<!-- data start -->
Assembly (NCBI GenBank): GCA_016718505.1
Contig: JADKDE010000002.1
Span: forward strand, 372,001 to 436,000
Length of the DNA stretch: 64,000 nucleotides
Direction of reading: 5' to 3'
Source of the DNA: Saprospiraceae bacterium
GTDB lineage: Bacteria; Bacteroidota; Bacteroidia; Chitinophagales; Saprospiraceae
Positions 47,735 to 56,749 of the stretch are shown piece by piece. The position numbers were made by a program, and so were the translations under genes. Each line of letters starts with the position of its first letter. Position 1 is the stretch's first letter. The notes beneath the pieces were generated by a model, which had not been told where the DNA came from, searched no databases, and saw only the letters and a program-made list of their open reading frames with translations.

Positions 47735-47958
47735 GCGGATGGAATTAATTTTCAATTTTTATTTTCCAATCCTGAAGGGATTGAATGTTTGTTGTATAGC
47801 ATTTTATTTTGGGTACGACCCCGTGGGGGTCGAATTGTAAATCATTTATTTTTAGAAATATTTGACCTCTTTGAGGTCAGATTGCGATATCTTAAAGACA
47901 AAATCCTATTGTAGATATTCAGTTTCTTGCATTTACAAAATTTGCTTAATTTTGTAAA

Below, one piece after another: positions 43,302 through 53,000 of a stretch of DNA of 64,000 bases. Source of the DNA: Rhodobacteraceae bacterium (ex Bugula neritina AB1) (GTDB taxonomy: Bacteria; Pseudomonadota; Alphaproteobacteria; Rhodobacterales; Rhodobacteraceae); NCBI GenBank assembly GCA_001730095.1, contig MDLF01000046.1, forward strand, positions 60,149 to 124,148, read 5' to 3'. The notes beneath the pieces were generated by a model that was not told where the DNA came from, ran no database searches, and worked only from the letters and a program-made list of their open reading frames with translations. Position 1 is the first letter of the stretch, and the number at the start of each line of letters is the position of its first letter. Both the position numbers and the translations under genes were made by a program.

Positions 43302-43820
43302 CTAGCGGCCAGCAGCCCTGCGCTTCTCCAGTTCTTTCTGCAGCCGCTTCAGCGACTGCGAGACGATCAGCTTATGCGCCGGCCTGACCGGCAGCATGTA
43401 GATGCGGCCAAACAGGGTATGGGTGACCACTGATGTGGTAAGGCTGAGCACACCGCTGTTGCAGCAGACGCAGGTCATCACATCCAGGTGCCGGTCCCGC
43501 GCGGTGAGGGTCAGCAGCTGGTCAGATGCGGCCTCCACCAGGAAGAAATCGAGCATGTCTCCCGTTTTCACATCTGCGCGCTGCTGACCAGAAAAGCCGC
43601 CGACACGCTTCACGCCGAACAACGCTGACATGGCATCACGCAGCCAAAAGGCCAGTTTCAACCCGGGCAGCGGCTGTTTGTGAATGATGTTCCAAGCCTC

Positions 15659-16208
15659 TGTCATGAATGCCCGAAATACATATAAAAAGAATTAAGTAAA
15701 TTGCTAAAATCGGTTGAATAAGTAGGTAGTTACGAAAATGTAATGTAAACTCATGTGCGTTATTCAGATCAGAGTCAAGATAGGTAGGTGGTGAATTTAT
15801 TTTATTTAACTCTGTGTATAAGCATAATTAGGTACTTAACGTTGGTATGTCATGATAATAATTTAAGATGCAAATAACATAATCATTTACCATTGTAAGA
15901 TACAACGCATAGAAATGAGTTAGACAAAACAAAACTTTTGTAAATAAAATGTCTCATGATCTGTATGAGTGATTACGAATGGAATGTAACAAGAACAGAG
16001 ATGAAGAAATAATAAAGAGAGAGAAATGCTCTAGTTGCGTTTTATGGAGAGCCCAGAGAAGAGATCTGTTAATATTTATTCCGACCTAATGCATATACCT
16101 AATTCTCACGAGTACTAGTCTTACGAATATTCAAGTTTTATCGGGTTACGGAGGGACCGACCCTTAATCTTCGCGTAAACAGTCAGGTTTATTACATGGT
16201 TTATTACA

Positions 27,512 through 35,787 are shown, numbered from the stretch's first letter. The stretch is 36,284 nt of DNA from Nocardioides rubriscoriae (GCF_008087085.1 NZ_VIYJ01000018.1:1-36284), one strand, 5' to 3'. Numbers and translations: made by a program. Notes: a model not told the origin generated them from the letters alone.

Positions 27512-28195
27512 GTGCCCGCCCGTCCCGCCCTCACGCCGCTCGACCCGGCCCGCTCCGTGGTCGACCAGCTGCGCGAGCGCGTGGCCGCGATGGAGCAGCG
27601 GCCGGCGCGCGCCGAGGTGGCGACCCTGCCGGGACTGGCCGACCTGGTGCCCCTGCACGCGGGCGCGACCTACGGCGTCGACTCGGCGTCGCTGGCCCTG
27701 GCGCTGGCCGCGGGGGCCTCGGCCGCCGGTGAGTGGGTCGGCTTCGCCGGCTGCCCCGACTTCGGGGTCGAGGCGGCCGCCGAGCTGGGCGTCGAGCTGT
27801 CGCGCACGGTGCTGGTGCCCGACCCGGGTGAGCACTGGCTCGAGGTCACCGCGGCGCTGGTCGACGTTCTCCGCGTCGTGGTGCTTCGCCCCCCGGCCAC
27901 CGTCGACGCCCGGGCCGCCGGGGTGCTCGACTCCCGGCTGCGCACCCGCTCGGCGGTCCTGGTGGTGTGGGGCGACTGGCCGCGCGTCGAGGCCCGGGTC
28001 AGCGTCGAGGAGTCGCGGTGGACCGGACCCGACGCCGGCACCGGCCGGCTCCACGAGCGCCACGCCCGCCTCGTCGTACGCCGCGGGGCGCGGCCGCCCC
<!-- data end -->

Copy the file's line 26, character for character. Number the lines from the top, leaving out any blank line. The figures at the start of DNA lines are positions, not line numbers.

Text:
16201 TTATTACA